Mathew,when you respond that statins are extremely safe and transient global amnesia is extremely rare I wonder how familar you are with the true spectrum of statin side effects. On the subject of TGA, do you know that over 1,000 cases of TGA have been reported to Medwatch over the time period 1998 to present and none of this as been reported to the medical commnity? Don't you wonder about this? And do you know that our thousands of of peripheral neuropathy cases are permanent? And of our tens of thousands of cases of myopathy, 68% will be permanent? And how about our over five hundred cases of disabling ALS-like neuromuscular degeneration (I happen to be disabled with this one but after three years of supplements I seem to be getting better. I still use a walker, however. That's why John Edwards MD of WHO called this "ALS-like" - different pathways and mechanisms may be involved). FYI about Medwatch not reporting I have attached my paper (with Jay Cohen MD as Co) done several years ago when our Medwatch count was 662 just for Lipitor. and remember this was just for amnesia not for the other lesser forms of cognitive deficit such as disorientation, confusion, forgetfulness, dementia and short term TGA measured in minutes not hours. Additionally I have copied you on my survey of other Medwatch data from the same CD that I took my cognitive data. And read this link below for an assessment of where I am right now on my statin research. It is a good concise paper.THIS LINK SAYS IT ALL ABOUT STATINShttp://www.spacedoc.net/mitochondrial_damage_introduction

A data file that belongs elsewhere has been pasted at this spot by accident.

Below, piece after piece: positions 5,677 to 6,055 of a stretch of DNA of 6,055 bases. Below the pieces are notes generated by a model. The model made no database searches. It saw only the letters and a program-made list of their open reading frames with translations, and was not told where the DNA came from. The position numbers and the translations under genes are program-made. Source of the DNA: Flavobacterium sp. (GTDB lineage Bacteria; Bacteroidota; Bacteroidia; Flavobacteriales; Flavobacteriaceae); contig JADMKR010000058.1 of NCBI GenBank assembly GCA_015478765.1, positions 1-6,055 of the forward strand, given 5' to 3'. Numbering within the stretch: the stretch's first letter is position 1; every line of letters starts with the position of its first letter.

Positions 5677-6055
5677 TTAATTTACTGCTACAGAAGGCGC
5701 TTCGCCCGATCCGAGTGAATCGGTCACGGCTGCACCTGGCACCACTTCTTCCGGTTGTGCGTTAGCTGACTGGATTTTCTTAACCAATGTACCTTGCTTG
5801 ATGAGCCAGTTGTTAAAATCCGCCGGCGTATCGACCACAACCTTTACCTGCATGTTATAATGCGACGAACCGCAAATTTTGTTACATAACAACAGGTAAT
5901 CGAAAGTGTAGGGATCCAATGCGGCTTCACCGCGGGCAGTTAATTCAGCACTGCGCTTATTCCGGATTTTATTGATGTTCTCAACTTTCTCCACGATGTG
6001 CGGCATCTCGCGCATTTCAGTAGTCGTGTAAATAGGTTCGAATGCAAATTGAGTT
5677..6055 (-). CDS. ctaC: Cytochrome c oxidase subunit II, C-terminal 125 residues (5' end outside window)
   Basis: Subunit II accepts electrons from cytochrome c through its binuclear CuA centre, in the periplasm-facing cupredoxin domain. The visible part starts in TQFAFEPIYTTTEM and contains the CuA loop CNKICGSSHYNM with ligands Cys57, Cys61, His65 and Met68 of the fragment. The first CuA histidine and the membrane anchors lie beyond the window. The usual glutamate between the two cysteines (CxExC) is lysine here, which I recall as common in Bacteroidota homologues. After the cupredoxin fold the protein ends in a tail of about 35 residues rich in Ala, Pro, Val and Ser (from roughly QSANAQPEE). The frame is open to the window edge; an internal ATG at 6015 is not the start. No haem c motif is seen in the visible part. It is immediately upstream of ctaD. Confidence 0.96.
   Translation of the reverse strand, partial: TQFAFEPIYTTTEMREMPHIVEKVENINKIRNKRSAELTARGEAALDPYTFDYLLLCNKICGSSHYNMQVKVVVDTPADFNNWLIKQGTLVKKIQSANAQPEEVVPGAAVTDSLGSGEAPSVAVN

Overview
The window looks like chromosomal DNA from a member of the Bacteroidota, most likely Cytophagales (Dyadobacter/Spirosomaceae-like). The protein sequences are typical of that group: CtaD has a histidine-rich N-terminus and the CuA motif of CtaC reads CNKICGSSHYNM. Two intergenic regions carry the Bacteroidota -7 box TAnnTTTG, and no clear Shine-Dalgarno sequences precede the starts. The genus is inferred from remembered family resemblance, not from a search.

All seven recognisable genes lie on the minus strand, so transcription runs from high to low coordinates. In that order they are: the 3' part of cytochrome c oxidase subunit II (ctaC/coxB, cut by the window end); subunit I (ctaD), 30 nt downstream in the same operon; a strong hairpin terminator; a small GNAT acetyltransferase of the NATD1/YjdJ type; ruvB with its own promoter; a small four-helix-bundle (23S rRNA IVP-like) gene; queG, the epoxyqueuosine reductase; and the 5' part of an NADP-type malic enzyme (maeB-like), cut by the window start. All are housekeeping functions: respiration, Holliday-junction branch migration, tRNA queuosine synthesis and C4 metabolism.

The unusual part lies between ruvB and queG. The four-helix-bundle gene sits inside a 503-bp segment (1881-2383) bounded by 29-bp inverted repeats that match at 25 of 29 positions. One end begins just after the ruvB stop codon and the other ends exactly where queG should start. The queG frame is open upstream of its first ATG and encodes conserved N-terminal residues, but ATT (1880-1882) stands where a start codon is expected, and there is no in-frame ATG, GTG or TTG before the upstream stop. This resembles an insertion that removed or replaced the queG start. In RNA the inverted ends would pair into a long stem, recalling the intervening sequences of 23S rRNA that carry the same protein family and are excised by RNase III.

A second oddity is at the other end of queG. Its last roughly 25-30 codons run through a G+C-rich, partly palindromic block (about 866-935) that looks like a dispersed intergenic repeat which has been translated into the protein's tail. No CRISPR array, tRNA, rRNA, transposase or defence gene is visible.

Monday, February 15, 2010
Now Men's Health is back to their usual scare tactics in an article called "Bad cholesterol: It’s not what you think" which is now a featured article on MSNBC.
Factually, there is nothing wrong with the article. The major point of the article is that the concept of LDL cholesterol being "bad" is oversimplified. In fact, certain LDL particles may actually not be that harmful, whereas other types of LDL cholesterol can be killers. Fortunately, newer technology is becoming more readily available, which may help us customize treatment more accurately.
The problem that I have is the inflammatory language they use, calling the LDL "hypothesis"
"the greatest medical misadventure of our time" One of the paragraphs states that "the LDL hypothesis has also encouraged many of us to swallow the most-prescribed class of drugs in recent history. Americans spent more than $14 billion on LDL-lowering medications in 2008. Whether that money came out of their own pockets — straight up, or through ever-escalating co-pays — or out of the hemorrhaging U.S. health-insurance system known as Medicare, it's a huge expenditure. " In fact, the subtitle of the original article, which is not posted on MSNBC states, "before you swallow what your doctor prescribes, we suggest you read this article." They make it sound like doctors and the medical establishment have duped patients into taking unnecessary and expensive medicines.